Ochsner focuses on clinical efficiencies to improve patient outcomes
Strong physician-patient relationships correlate with improved clinical outcomes. And, in ever-increasing instances, technology empowers clinicians to enhance patient connections. In fact, a 2020 Deloitte survey revealed that 83 percent of U.S. physicians expect the integration of patient-generated data with care delivery to be standard practice within 5 to 10 years.
That perspective resonates at not-for-profit Ochsner Health, which operates 40 hospitals and more than 300 health and urgent care centers across Louisiana, Mississippi and the Gulf South.
Here are 3 ways Ochsner has deployed patient-centered technology to improve outcomes:
Chronic disease management. Digital medicine programs focused on hypertension and diabetes track participants’ conditions using blood pressure cuffs and glucose monitors. Full-time technology specialists employed by Ochsner help patients set up the devices. A smartphone app collects device data and automatically populates patient charts in the organization’s electronic medical record (EMR).
The digital diabetes program significantly improved patients’ glycemic control and other diabetes measures (57 percent reduction for hyperglycemia and 74 percent reduction in hypoglycemic episodes). In comparison, patients receiving “usual care” over the same period had no change in either hyperglycemia or hypoglycemia indexes. Further, “the use of a virtual health intervention using connected devices was widely accepted across a broad range of ethnic diversity, ages and levels of health literacy,” a published study report concluded.
In the hypertension program, participants are asked to take at least one blood pressure reading per week. If they fail to do so, they receive an automated text reminder. On the caregiver side, custom visual tools within the EMR convey information such as blood pressure over time, hypertension-related comorbidities, lab results and the patient’s social determinants of health. Compared to “usual care” patients, program participants had more blood pressure measurements recorded in the EMR, more frequent interactions with their care team and greater medication adherence. Overall, 79 percent of digital medicine patients achieved blood pressure control vs. 26 percent of patients not in the program. Additionally, “primary care physicians experienced a 29 percent reduction in the number of in-clinic visits from participating patients, thus reducing their workloads and enabling greater access for other patients,” the study report noted.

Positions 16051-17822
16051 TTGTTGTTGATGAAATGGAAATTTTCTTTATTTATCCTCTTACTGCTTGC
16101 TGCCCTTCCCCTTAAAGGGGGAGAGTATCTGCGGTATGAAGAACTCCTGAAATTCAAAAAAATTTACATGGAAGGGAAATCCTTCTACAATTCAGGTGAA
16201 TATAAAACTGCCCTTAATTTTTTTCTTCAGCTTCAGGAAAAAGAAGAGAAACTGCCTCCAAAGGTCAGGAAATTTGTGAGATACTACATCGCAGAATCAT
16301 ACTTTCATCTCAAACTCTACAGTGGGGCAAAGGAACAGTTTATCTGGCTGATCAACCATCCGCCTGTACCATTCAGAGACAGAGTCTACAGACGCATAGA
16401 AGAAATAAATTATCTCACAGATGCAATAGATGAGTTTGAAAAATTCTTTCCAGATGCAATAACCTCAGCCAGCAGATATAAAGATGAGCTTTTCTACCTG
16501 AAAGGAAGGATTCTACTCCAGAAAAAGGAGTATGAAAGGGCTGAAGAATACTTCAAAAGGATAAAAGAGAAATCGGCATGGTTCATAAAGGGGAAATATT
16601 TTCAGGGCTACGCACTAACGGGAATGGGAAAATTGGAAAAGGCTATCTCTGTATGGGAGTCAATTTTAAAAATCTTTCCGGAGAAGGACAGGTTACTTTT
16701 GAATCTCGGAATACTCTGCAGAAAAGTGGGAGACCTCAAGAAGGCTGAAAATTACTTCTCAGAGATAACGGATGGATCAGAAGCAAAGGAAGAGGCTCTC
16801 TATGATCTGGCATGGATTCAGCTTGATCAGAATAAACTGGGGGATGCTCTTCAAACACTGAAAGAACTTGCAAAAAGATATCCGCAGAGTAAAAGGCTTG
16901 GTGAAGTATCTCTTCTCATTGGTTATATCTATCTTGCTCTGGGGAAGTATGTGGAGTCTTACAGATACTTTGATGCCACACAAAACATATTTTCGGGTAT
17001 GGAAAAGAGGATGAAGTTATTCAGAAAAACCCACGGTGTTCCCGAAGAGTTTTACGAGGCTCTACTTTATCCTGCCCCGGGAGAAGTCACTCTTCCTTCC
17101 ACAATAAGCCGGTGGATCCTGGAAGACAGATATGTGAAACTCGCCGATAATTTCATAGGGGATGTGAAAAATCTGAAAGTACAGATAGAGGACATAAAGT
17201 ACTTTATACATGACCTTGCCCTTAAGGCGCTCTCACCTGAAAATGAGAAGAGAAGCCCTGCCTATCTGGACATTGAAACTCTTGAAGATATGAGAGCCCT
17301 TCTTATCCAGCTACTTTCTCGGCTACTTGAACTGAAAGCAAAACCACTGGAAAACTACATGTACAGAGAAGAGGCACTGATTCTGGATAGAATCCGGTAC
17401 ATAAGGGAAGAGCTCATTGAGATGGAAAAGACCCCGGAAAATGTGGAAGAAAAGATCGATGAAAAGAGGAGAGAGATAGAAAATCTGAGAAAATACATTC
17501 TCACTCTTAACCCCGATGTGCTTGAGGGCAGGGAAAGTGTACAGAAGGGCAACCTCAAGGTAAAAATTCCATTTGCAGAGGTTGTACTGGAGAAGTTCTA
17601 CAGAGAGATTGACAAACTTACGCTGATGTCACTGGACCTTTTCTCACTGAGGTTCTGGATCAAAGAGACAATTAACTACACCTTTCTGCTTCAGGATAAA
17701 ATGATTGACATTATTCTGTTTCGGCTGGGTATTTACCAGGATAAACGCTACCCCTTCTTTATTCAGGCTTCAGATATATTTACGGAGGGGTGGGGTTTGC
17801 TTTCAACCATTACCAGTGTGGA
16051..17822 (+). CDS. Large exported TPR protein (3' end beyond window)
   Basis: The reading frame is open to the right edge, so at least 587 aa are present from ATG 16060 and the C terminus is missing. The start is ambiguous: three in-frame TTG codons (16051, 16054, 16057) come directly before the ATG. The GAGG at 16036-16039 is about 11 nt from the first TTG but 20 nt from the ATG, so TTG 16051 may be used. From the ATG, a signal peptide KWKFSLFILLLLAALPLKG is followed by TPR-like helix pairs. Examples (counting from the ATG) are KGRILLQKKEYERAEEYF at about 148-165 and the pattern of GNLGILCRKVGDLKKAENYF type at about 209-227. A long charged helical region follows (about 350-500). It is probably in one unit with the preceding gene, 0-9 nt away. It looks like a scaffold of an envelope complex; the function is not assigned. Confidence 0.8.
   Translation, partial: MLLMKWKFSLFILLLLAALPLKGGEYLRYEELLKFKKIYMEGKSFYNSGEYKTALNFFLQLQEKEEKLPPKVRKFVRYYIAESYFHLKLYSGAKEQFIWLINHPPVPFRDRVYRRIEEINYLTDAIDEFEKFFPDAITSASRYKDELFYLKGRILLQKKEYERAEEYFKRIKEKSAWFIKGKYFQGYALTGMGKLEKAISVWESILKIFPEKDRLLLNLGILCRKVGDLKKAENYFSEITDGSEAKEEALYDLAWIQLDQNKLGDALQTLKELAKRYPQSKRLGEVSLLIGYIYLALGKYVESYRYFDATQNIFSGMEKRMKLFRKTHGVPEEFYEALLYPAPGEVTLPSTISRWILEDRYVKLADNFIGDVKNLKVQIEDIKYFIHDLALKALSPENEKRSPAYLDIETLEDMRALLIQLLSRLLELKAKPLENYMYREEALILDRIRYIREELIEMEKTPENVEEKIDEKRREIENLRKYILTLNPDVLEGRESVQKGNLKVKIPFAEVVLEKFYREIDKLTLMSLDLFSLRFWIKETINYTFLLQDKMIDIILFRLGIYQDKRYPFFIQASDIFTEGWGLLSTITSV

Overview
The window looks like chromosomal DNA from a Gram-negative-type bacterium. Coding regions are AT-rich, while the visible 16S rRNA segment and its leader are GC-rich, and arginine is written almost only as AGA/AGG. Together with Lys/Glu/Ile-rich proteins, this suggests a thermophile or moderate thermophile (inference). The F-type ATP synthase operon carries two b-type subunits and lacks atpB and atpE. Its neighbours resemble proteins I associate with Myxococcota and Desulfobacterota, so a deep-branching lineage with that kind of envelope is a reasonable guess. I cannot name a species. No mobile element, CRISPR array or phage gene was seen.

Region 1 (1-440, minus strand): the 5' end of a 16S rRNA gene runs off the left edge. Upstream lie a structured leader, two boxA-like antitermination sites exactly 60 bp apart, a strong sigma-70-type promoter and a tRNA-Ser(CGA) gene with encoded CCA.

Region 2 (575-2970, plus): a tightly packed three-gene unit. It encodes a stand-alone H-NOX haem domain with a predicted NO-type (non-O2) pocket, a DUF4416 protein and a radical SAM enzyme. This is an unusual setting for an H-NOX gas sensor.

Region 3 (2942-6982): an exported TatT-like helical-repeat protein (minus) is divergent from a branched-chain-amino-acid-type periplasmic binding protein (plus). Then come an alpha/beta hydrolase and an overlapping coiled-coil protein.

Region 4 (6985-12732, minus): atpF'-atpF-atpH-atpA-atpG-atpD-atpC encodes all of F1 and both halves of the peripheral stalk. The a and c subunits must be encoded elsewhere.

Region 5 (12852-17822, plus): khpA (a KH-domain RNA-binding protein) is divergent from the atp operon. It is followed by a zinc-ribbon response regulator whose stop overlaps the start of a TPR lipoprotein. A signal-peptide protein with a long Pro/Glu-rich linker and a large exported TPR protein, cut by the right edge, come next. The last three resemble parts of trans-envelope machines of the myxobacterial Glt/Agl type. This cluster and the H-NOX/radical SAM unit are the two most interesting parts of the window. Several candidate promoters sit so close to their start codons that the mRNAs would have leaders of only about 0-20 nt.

Pregnancy care. Expectant mothers stay connected to their care team throughout pregnancy. Patients use a connected blood pressure cuff, connected weight scale and urine test strips to track their health and share results with caregivers remotely. Program participants averaged three fewer in-person OB visits during pregnancy, while care teams identified pre-eclampsia weeks earlier than in traditional obstetrics programs.
In-patient monitoring. Integrated artificial intelligence issues early-warning alerts when hospitalized patients show signs of deterioration. Rapid-response team members receive notifications, which enable quick assessments. In a 90-day pilot study, the program successfully reduced adverse events outside the ICU by 44 percent. The program is now used in 15 hospitals within the Ochsner health system.
As similar projects gain traction across the country in terms of clinical benefits, efficiency and ease of use, health systems and payers will gravitate toward programs that reduce resource utilization. At the same time, factors such as interoperability, workflow efficiency and data security will determine how quickly healthcare organizations fully embrace the power of technology in connecting with patients to improve patient outcomes.
Frank Irving is a Philadelphia-based content writer and communications consultant specializing in healthcare, technology and sports.